Sorta like Fanny, Betty Davis is one of those legendary artists I had never heard of. A couple of years back, there was suddenly attention to her, with a 2017 documentary, “Betty: They Say I’m Different.” All I knew at the time was that it was about a woman who had been Miles Davis’s wife and muse, and a musician in her own right. Assuming it was jazz, I paid it no more attention. Then I heard she was actually a serious queen of funk, which intrigued me — the muse for one of the most innovative jazz musicians of all time wrote funk? She did.
Oh boy, did she.
So, before all this pandemic stuff, I used to while away at least part of my Saturday mornings at a pop-up record shop here in Phoenixville called Forever Changes. That my friend runs it is purely coincidental, or a bonus, because I would probably be spending my time there even if he didn’t. But he does, so it was a delightful way to spend a Saturday morning, getting coffee at the cafe next door and browsing his latest offerings. That of course, came to a halt when everything came to a halt, and it was only this month that he felt comfortable reopening in a new location (our favorite coffeehouse/concert venue, Steel City). And when he posted his upcoming selections on Instagram, the Betty Davis record stood out at me, and I gave it some more thought.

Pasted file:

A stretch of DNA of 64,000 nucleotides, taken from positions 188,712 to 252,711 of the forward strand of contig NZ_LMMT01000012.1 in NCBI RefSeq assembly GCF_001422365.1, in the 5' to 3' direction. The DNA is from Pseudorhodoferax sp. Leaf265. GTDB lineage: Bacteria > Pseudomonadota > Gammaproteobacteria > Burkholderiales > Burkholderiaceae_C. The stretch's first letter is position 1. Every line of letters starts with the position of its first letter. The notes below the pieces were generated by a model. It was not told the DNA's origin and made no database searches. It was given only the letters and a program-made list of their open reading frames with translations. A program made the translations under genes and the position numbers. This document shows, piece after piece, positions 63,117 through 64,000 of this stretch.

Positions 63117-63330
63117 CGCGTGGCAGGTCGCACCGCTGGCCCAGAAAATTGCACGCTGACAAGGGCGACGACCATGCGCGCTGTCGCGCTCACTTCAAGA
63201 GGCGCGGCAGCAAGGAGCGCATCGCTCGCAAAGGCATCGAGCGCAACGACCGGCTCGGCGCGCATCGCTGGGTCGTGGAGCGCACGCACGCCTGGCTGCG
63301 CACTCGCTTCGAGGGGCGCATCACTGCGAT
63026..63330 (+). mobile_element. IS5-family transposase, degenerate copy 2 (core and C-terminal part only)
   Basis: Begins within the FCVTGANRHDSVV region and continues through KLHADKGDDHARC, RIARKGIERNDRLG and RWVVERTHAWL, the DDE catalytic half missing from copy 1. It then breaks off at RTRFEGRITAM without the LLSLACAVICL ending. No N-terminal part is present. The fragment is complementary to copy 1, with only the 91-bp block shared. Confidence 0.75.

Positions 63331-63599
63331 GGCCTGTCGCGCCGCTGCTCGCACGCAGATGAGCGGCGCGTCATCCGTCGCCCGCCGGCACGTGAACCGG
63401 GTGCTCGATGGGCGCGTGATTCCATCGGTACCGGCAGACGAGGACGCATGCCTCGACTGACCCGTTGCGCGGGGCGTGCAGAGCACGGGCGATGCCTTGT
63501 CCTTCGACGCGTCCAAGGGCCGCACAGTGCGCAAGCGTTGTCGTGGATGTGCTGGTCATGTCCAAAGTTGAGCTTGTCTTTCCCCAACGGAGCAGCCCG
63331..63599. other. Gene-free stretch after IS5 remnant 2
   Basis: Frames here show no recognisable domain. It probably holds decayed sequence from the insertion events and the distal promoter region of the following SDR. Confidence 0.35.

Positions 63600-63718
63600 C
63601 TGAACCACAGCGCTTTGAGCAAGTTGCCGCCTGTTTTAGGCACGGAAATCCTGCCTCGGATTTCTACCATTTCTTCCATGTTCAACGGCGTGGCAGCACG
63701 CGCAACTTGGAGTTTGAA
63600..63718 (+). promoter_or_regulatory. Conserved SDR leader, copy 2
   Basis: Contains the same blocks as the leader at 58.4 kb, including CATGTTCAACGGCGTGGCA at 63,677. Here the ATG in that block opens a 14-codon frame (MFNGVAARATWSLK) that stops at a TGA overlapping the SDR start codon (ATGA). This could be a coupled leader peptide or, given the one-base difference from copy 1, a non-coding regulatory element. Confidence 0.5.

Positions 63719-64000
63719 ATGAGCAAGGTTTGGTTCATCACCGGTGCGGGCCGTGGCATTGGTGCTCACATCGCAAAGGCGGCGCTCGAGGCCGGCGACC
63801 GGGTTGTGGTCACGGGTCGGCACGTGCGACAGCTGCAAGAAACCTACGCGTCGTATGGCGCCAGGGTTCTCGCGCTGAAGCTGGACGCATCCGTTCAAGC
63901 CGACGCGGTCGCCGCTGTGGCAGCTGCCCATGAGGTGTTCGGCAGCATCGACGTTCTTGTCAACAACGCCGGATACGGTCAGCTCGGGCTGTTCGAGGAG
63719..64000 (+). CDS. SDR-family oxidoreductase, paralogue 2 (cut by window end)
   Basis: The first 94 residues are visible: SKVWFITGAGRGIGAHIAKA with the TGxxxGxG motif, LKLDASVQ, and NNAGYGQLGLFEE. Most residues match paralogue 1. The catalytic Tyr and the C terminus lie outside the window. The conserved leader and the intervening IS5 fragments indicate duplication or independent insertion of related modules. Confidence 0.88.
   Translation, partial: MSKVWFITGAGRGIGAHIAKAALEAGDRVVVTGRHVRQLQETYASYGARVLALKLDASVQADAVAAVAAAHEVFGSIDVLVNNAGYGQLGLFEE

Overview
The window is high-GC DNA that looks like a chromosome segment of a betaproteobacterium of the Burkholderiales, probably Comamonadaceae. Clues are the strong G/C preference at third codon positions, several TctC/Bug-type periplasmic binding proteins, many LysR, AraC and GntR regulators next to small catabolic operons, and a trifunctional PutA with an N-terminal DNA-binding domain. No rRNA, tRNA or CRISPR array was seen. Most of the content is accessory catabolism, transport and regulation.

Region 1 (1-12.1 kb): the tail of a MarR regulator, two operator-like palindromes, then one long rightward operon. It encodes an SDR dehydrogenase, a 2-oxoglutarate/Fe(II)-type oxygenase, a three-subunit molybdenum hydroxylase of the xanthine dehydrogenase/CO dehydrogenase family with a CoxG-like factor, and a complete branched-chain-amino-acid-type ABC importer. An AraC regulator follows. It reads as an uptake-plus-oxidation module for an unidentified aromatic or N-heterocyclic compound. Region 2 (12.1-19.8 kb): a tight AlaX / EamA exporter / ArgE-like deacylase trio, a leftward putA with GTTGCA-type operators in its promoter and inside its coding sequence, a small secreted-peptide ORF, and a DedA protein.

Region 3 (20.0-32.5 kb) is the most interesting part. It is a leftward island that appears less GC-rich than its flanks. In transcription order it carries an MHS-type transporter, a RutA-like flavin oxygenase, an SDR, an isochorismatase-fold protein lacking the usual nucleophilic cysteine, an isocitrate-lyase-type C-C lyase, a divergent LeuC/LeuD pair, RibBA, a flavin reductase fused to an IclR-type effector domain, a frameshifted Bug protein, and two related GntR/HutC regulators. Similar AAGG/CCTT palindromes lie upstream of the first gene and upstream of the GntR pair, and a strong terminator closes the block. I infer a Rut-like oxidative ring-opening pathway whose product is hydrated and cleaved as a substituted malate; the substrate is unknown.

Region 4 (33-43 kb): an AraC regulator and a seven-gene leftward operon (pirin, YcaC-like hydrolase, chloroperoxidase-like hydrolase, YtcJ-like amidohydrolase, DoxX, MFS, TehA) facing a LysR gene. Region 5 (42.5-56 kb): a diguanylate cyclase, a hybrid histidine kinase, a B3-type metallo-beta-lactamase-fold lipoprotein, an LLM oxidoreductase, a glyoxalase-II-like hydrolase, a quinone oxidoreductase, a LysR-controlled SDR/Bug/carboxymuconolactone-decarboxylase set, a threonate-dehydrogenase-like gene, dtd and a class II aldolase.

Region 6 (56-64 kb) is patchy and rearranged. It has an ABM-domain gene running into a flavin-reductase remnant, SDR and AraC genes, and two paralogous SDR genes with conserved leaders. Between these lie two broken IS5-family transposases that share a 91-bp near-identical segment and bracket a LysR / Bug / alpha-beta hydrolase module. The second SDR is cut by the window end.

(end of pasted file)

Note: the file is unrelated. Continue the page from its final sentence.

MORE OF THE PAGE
First, it turned out Larry Graham, of Sly and the Family Stone, of Graham Central Station, is all over it. Sly’s drummer, Greg Errico, is all over it. The Pointer Sisters are on two of the tracks. And I’d had the chance to listen to a couple of tracks and thought this stuff was out there. So I grabbed a copy, brought it home to play, and immediately regretted not grabbing her other record at the same time. Because, wow. This is wild . . . raw, sexy, strong-ass ‘70s funk. They say she’s different? They’re right.
I highly recommend the documentary, by the way, which I believe is currently on Amazon Prime. Betty Davis was a force of nature, but only for a brief while, then she completely stepped away from the business. Whatever happened, she broke it off completely. There’s a poignant scene in the doc where her old band gets together to call her up, not having heard from her in decades. All is well and jovial until one of them asks her what happened . . . and it’s pretty clear that she’s ready to break off the call. It’s just not a question she was interested in answering, at least not in that way. So whatever happened, that was hers, but this music she created, it still lives on. This is a gorgeous new remaster, with extensive liner notes telling her story, and the sound is SO good. 1973 and it still sounds forward today. And yes, I will be getting her second record when Forever Changes is open again in a week or two.
originally published 11-27-20